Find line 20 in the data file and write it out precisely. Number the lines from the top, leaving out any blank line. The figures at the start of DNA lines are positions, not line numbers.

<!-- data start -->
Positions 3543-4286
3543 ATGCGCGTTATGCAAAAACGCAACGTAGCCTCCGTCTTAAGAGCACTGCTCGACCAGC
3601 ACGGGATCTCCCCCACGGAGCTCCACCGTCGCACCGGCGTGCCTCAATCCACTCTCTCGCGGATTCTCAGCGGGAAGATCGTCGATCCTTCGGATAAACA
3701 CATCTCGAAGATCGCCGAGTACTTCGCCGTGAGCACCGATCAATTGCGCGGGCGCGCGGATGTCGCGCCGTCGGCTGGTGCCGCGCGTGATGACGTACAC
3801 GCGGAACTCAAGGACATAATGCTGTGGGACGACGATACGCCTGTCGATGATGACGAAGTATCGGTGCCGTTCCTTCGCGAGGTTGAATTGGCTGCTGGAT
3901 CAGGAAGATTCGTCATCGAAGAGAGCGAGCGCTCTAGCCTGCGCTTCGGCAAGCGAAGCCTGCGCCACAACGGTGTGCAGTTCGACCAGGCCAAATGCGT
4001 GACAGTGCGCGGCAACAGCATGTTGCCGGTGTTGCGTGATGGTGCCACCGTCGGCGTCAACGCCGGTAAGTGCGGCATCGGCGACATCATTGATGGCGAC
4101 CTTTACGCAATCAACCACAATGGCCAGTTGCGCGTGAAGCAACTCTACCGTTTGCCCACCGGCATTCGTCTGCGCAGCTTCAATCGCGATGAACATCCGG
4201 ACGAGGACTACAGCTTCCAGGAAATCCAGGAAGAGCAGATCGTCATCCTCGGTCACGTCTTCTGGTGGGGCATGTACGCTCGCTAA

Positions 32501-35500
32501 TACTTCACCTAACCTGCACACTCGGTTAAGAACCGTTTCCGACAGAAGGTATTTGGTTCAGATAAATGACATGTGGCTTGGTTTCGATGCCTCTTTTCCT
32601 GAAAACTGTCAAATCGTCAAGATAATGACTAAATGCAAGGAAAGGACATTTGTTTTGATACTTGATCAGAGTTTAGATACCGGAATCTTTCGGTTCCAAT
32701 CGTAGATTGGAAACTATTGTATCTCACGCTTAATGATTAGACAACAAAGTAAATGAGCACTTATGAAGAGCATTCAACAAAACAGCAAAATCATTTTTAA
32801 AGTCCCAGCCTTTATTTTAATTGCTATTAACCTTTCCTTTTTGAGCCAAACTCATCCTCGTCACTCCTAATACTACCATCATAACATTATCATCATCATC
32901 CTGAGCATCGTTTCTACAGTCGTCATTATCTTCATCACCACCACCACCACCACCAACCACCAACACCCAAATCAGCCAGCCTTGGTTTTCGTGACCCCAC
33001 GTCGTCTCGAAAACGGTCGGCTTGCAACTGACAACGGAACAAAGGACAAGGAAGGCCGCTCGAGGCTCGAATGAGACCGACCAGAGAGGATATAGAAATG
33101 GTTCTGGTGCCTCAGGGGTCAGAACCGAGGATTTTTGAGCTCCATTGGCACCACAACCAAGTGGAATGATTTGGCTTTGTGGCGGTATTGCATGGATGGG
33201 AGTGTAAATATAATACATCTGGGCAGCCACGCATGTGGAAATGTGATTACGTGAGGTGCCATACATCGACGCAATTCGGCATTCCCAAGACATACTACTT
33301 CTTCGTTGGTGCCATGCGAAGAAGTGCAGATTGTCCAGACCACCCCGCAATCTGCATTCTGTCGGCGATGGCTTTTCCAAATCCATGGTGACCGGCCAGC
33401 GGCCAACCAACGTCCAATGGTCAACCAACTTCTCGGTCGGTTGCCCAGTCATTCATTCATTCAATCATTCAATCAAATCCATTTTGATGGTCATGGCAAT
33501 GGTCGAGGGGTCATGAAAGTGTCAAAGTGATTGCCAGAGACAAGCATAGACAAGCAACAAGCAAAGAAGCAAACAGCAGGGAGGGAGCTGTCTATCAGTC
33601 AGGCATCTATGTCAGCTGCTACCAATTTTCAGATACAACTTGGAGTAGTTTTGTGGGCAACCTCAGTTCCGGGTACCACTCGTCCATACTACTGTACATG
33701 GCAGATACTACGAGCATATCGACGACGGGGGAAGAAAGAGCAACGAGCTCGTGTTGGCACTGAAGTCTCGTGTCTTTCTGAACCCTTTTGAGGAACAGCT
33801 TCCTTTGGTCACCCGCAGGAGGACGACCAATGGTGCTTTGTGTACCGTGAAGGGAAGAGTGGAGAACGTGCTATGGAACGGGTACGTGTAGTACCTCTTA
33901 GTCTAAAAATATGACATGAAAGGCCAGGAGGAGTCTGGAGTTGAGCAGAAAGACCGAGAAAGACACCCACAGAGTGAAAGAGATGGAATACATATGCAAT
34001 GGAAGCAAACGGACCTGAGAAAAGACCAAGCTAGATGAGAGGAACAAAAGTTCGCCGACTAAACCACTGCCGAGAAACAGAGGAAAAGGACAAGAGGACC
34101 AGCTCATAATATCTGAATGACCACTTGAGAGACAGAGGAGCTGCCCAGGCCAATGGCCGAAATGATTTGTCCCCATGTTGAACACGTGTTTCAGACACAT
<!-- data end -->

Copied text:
33401 GGCCAACCAACGTCCAATGGTCAACCAACTTCTCGGTCGGTTGCCCAGTCATTCATTCATTCAATCATTCAATCAAATCCATTTTGATGGTCATGGCAAT